Hobbs: Arizona will use lottery funds to keep Grand Canyon open in government shutdown
Arizona’s governor vowed Wednesday to use an executive order to keep the Grand Canyon open if the U.S. government shuts down.
Gov. Katie Hobbs said Arizona would use the state’s lottery money to keep the national park open. She added that the Grand Canyon is critical to the state’s economy and that it shouldn’t be affected by political gridlock.
Her announcement came after House Speaker Kevin McCarthy said he wasn’t giving up trying to pass a temporary funding bill through the House.
In 2019, Arizona spent a little over $193,000 to keep the Grand Canyon open under then-Gov. Doug Ducey.
U.S. House struggles to pass funding bill and avert shutdown
But lawmakers watching and waiting for the beleaguered leader to deliver are looking at other options.
The Republican speaker insisted as he arrived at the Capitol for another grueling day of negotiations that he still had time to win over hard-line conservatives and keep the government funded before money runs out before the end of the month.
“It’s not September 30 — the game is not over,” McCarthy told reporters.
But even if McCarthy is able to accomplish the seemingly impossible and unite his all-but-ungovernable House Republican majority around a conservative spending plan, the victory would be short-lived. The hard-right bill, with steep 8% cuts to many services, would be rejected by the Senate, where Democrats are in control but even Republicans reject the House GOP's severe reductions.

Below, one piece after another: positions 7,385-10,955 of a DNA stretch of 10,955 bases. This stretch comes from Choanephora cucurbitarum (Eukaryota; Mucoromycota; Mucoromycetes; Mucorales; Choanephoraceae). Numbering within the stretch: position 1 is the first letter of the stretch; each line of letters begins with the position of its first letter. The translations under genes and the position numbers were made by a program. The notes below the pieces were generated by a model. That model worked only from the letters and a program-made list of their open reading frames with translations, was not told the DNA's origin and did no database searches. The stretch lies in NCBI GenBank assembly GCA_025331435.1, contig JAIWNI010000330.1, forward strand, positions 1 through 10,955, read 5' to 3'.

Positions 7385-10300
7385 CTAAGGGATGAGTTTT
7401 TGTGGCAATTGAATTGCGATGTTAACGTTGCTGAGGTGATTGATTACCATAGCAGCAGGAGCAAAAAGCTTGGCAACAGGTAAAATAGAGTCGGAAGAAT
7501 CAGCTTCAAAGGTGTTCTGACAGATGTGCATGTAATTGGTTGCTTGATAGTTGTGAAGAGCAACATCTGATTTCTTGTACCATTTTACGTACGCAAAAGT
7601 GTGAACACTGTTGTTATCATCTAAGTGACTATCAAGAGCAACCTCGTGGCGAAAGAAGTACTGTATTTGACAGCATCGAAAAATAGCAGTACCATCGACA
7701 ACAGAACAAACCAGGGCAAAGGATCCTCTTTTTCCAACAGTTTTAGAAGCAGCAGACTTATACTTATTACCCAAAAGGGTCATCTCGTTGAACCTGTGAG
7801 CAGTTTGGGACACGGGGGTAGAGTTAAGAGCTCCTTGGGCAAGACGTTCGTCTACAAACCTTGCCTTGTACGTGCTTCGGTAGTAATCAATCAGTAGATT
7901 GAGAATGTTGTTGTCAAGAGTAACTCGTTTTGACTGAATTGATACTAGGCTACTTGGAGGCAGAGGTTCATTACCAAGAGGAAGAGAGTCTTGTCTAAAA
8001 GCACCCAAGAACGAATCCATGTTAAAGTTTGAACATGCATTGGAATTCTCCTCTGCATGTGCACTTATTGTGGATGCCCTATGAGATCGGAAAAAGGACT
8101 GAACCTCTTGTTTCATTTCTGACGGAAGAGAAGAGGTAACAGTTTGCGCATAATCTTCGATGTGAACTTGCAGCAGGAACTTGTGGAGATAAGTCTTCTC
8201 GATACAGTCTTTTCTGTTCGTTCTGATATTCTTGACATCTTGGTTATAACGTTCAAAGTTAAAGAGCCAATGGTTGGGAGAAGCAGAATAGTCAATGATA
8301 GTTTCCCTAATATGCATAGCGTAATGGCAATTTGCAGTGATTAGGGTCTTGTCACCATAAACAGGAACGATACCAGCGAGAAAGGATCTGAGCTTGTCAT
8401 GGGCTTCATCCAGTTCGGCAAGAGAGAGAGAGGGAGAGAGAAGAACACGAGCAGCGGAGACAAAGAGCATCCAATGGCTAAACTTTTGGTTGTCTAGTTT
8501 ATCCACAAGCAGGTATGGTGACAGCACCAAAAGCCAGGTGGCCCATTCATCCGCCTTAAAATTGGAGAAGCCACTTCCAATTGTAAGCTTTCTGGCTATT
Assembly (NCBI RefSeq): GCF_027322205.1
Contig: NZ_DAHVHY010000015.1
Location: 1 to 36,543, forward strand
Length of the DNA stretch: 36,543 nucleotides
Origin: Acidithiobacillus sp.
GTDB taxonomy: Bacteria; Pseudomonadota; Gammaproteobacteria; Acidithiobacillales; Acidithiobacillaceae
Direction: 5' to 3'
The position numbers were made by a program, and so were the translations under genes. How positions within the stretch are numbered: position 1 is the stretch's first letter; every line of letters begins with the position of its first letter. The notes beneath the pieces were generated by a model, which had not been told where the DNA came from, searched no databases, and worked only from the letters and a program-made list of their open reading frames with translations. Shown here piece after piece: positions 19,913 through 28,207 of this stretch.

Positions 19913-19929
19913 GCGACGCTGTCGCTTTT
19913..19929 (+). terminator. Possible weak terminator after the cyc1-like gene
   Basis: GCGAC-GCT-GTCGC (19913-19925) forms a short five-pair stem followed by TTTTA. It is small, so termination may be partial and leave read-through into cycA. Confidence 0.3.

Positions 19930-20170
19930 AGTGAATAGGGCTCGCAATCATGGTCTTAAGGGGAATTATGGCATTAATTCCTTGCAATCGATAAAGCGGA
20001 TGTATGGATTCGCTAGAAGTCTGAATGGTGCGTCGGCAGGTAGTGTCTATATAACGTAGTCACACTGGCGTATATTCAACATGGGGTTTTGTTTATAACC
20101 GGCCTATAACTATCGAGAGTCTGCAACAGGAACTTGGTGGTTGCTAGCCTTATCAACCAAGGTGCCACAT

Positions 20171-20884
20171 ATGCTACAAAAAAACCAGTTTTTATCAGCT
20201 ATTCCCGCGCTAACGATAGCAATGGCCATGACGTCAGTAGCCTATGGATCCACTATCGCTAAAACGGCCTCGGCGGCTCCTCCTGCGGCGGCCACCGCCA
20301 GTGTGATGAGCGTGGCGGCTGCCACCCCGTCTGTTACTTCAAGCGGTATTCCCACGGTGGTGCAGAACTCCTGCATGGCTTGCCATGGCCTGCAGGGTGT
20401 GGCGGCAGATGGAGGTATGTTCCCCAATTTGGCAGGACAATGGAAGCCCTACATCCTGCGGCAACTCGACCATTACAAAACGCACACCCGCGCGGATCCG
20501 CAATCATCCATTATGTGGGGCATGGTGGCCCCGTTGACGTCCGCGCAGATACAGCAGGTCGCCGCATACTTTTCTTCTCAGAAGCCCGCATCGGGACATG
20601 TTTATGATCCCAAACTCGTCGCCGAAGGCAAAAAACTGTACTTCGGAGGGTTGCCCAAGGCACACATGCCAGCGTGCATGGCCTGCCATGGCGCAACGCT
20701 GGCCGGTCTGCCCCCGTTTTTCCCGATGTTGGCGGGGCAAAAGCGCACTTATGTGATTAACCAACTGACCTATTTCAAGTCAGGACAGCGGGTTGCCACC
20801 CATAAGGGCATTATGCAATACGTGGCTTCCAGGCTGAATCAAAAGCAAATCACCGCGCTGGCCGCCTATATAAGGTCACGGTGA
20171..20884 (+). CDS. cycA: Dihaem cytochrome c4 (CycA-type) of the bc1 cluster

Across the Capitol, Senate Majority Leader Chuck Schumer, D-N.Y., opened the chamber trying to push ahead with a bipartisan plan.
The Senate held a test vote on Wednesday to try to overcome its own hard-right flank of GOP senators, but it also failed. Schumer was trying to advance consideration of a popular bipartisan package of defense and military appropriations bills. But the GOP senators are joining House Republicans in fighting for steeper reductions.
"It’s yet another reminder that in both houses, a small group of hard-right Republicans are dead set to grind the gears of government to a halt," Schumer said.
In defiance of the speaker, a group of five GOP lawmakers from the right-wing House Freedom Caucus joined with Democrats to prevent consideration Tuesday of a usually popular defense bill. The bill would provide pay raises for the troops and other measures, but Republicans want a broader discussion on spending cuts in non-defense-related budgets.
The House floor is essentially at a standstill, with no business related to the looming government shutdown being conducted, as McCarthy, of California, tries to regroup.